Mirabai was an important Hindu mystic poet and devotee to the Hindu deity known as Krishna. Her poetry was quite influential, as many of her compositions still survive and are sung in modern India both in Hindi and English as was the nature of devotional poems like this one, Kirshna is often depicted as both a yogi and lover.

O friends, I am mad

with love, and no one sees.

3 November 1984

by Sujata Bhatt

In ‘3 November 1984,’ Indian-English poet Sujata Bhatt shows how history plays a vital role in the process of writing poetry, and their interconnectedness.

I won’t buy

The New York Times today.

I can’t. I’m sorry.

But when I walk into the bookstore

Explore more Indian poems

A Pastoral

by Agha Shahid Ali

‘A Pastoral’ by Agha Shahid Ali is a moving poem. In it, the poet reflects his love for Kashmir and his affection for his motherland.

A River

by A. K. Ramanujan

‘A River’ by A.K. Ramanujan focuses on the Madurai River, how it has been depicted by poets throughout time, and brings the suffering that exists along its banks to the reader’s attention.

Advice to Women

by Eunice de Souza

‘Advice to Women’ by Eunice de Souza is a clever poem that suggests women should own a cat in order to understand relationships. 

An Introduction

by Kamala Das

You hear it all the time now, “Down with the patriarchy!” But, what does it really mean and who does it apply to? Well, in Kamala Das’ poem, you may be able to find some answers.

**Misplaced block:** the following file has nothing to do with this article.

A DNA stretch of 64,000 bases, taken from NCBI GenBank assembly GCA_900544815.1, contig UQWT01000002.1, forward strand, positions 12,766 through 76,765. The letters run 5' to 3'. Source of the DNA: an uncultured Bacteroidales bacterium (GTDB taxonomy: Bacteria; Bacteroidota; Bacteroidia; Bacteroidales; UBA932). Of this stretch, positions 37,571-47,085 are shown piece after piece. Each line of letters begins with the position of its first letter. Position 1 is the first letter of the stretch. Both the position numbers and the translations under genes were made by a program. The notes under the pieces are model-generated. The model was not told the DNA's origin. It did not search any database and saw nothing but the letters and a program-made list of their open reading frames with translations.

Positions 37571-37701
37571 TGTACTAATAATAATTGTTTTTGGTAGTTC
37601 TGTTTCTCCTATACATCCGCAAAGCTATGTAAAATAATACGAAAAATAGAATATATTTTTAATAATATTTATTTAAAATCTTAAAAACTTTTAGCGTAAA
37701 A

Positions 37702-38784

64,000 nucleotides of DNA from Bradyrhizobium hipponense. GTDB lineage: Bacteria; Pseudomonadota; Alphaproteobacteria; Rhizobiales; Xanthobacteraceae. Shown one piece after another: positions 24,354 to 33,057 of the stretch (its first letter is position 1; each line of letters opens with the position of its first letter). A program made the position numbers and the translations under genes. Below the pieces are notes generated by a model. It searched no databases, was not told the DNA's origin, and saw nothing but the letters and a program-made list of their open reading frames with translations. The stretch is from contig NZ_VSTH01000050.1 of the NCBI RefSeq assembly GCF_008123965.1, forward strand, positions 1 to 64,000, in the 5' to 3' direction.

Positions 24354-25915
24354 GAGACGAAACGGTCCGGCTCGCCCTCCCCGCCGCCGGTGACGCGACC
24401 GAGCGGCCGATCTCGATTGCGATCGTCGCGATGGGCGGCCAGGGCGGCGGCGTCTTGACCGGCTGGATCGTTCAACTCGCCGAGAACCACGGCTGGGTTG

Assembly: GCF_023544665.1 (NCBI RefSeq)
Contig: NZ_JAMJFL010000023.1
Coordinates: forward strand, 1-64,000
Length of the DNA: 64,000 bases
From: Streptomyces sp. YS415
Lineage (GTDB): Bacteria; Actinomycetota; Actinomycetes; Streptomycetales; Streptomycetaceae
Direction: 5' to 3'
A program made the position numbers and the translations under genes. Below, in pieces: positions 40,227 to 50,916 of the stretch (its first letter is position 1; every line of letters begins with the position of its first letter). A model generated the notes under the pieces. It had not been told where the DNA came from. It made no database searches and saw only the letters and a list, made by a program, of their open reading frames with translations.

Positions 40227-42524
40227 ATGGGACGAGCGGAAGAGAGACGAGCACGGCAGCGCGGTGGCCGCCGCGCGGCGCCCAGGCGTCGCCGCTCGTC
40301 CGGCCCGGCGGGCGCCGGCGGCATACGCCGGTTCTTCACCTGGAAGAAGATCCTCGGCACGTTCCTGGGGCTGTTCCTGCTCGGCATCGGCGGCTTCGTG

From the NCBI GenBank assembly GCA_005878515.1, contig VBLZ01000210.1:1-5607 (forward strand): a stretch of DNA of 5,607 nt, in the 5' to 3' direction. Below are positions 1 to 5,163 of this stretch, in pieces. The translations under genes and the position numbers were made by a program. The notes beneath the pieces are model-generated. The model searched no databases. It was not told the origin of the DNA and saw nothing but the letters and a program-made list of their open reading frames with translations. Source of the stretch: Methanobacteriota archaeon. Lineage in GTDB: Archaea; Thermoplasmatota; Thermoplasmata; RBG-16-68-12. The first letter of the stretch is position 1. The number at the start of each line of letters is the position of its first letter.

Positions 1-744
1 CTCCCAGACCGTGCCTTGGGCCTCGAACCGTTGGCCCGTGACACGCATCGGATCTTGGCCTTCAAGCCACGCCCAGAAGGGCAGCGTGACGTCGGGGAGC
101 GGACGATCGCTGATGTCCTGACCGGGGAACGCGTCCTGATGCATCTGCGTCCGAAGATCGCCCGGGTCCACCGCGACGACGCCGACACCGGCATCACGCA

by Agha Shahid Ali

‘Backdrop’ by Agha Shahid Ali is a thoughtful poem that speaks about the Arabic language. It also reflects on the speaker’s connection to his ancestors.

Don’t Despise Me

by Akka Mahadevi

‘Don’t Despise Me’ by Akka Mahadevi is a plea to the listener. It showcases the poet’s devotion and adherence to her faith.

Father Returning Home

by Dilip Chitre

‘Father Returning Home’ by Dilip Chitre expresses the generational separation between a “father” and “children” through vivid visuals.

Flower On the Road

by Chitra Padmanabhan

‘Flower On the Road’ by Chitra Padmanabhan is a sweet and simple children’s poem that emphasizes everyone’s ability to bring joy to the world, no matter their size.

For Nanabhai Bhatt

by Sujata Bhatt

‘For Nanabhai Bhatt’ is about the poet Sujata Bhatt’s grandfather, Nanabhai Bhatt, who was an educationist and activist active during the Indian independence movement.

In this dream my grandfather

comes to comfort me.

He stands apart



by Rabindranath Tagore

‘Freedom’ by Rabindranath Tagore is a powerful and effective poem about freedom. The speaker spends the seventeen lines of the poem describing the kind of freedom he hopes his country will find.

Humayun to Zobeida

by Sarojini Naidu

‘Humayun to Zobeida’ by Sarojini Naidu depicts a man who is upset with a woman who will not allow him to further their relationship.

I Have Fallen in Love

by Akka Mahadevi

‘I Have Fallen in Love’ by Akka Mahadevi expresses the poet’s faith with incredible honesty. She uses powerful images and metaphors to speak of religion and love.


by Abhimanyu Kumar

‘Identity’ by Abhimanyu Kumar is a relatable poem that explores themes of memory, identity, and personal history while inspiring readers to take control of their lives.


by Sujata Bhatt

‘Iris’ by Sujata Bhatt is a narrative poem with lyric qualities. It depicts an artist’s wait for the sun to come out and bring out the colors in a single iris.